Roads and the Watermead crem feature in this week’s round-up of the Herald letters page.
Glynn White (letters 27 April) has got it right.
Aylesbury’s problem is that everywhere has been filled up and no room left to improve the existing road system.
It has been said repeatedly that infrastructure should be designed before development, not fitted in as an afterthought. The Woodlands site application says that it is “infrastructure led”, but in the case of Kingsbrook it was described without challenge as being “developer led”.
As Mr White says, the latest traffic modelling shows that all roads in east Aylesbury are facing traffic increases. This is not just Tring Road, but others like New Road and Bedgrove.
What should be clear to planners and developers is that more traffic increases noise, and vibration and pollutes the air.
Buses, bicycles and walking are to be encouraged, but they do not help businesses to move the freight which is essential for employment and our everyday living. That traffic needs to get into Aylesbury and it needs to be able to flow freely. .
In January 2015, before AVDC consented to Stage 1 of the Kingsbrook scheme, the Noise Report stated that some habitable rooms in properties facing the Stocklake Link Road would experience noise levels above acceptable standards.
Heavy duty acoustic double glazing would be needed as well as acoustic ventilation. Some gardens would need close-boarded 2-metre high boundary fencing to reduce noise. Not a good selling point, I fear. However, fencing will not keep polluted air away from gardens and public open spaces.
The Supreme Court and the health authorities continue to warn of the need for more stringent regulation of air quality.
As your correspondent Jim Wilding says (same letters page), residents need to keep a watchful eye open for suspiciously speculative planning applications which seem to be flooding in. The applicants have enough resources to supply the Council with heaps of supporting documentation.
Looking for a needle in a haystack is child’s play in comparison, and it is no wonder that important details can receive insufficient attention.
Mr O J Oliver
Campion Close, Aylesbury
It’s being fixed
I refer to the article in last week’s BH concerning the state of one particular section of Weedon Road, Aylesbury.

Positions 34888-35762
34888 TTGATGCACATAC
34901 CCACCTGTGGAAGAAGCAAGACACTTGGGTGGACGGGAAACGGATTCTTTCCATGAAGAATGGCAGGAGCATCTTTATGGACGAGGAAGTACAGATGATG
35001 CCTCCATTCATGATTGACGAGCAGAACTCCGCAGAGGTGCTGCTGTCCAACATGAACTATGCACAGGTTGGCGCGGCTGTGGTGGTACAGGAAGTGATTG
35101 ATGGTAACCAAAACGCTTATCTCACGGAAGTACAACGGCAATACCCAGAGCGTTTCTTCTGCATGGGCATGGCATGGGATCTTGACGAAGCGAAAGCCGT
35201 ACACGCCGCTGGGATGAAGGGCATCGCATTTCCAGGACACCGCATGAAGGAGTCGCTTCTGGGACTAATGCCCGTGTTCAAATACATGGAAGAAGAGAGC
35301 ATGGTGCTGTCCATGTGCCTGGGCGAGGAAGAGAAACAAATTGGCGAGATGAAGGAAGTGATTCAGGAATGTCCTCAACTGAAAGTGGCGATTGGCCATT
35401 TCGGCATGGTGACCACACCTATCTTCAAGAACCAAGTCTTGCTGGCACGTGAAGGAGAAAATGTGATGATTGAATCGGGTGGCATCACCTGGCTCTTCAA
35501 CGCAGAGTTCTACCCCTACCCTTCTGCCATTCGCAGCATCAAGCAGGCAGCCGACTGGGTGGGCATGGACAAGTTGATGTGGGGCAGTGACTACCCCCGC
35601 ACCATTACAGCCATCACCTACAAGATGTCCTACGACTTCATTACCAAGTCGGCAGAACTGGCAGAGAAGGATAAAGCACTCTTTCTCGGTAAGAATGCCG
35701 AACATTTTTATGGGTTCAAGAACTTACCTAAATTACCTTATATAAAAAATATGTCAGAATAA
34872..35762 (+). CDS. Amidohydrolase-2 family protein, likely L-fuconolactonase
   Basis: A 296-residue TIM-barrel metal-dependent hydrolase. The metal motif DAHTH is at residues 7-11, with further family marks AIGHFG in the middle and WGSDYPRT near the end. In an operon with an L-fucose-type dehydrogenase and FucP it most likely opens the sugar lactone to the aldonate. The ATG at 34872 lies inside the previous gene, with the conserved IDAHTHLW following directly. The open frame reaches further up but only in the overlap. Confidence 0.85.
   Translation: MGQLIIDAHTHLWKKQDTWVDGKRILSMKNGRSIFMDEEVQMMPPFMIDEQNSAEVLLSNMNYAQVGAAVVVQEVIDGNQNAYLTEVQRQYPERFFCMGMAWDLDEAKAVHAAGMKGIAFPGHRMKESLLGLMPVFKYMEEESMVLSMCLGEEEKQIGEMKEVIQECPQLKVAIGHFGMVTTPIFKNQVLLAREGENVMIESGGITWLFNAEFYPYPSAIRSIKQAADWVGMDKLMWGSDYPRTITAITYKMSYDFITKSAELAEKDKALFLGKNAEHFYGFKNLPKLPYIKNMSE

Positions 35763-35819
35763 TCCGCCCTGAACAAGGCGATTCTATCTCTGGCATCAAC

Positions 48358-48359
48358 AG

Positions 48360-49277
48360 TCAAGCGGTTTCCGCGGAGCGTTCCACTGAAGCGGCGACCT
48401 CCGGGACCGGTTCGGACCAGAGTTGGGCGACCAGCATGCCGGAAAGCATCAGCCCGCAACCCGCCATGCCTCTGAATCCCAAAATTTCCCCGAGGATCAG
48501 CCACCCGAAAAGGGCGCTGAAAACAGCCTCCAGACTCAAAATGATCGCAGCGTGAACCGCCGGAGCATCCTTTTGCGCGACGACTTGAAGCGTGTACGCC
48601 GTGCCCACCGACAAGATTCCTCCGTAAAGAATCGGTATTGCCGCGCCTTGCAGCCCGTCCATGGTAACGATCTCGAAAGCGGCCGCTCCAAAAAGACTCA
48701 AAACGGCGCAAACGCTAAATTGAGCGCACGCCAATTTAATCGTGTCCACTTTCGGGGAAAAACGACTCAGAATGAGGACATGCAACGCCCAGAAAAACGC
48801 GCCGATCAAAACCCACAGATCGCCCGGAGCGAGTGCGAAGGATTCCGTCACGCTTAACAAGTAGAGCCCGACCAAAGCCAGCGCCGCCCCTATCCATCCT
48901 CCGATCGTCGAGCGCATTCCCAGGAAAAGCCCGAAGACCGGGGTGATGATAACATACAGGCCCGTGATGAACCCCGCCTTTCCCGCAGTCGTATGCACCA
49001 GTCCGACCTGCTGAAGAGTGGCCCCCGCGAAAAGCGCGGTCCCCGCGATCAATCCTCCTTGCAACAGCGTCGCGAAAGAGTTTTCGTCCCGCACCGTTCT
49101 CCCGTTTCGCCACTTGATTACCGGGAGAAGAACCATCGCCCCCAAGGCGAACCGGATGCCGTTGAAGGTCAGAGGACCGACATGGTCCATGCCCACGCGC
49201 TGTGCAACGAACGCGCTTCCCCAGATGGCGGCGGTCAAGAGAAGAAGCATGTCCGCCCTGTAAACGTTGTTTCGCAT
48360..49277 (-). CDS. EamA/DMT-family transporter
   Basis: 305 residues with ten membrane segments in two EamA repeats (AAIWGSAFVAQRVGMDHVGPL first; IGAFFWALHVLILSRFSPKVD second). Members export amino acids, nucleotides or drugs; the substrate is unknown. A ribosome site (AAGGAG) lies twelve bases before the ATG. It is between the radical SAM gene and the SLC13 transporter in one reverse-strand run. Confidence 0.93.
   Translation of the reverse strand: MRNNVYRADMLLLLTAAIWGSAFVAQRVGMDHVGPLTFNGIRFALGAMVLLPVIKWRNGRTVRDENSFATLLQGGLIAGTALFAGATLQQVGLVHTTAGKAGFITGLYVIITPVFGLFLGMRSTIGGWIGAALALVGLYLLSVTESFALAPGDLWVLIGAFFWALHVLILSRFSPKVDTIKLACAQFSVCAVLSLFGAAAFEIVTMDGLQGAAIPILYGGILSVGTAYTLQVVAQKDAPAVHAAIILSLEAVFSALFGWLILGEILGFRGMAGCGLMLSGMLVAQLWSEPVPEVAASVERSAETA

Readers will have seen from the picture that it’s not pretty at the moment and I would be the first to agree with that.
However, rather than waste money on a temporary patch, we have major resurfacing planned for the summer from the Horse and Jockey traffic lights through to the Meadowcroft turning which includes this section.
Of course, we will be keeping a close eye on this section to make sure it doesn’t get any worse, but if we can make it last until we can re-surface it permanently, then that makes our cash go further.
We’ll keep local people up to speed when we have a confirmed slot for the work, but in the meantime, if motorists can bear with us, we’d appreciated it.
Cabinet Member for Transportation, Buckinghamshire County Council
I was delighted to read in this week’s Bucks Herald that Freda Roberts is to receive an honour from the Council.
I had the very great pleasure of being her secretary during her years as Mayor of Aylesbury.
She always showed the utmost kindness and helpfulness to any constituent who came to seek her help. She was never too busy to do all she could to solve the problems which were presented to her.
I think I would be embarrassing her if I were to list any of the many kind acts she undertook.
She provided me with a very happy period of my working life and the Council’s honour and her MBE are very well-deserved.
Lionel Avenue, Wendover
My wife and I, along with many others, recently spent a most enjoyable afternoon, attending Watermead’s May Day Fair.
The sun was shining, the Morris Dancers were doing their thing in time honoured fashion, and, from the look on the children’s faces, hanging on to their ice cream cones, a good time was being had by all.
Just behind the trees on the photo above is the Fantasia Circus’s tent, now a regular visitor to the area, and to the right, at the start of the ski slope is, would you believe, the proposed site for a Crematorium!
How can this possibly be justified; the incongruity and absurdity of it all just beggars belief!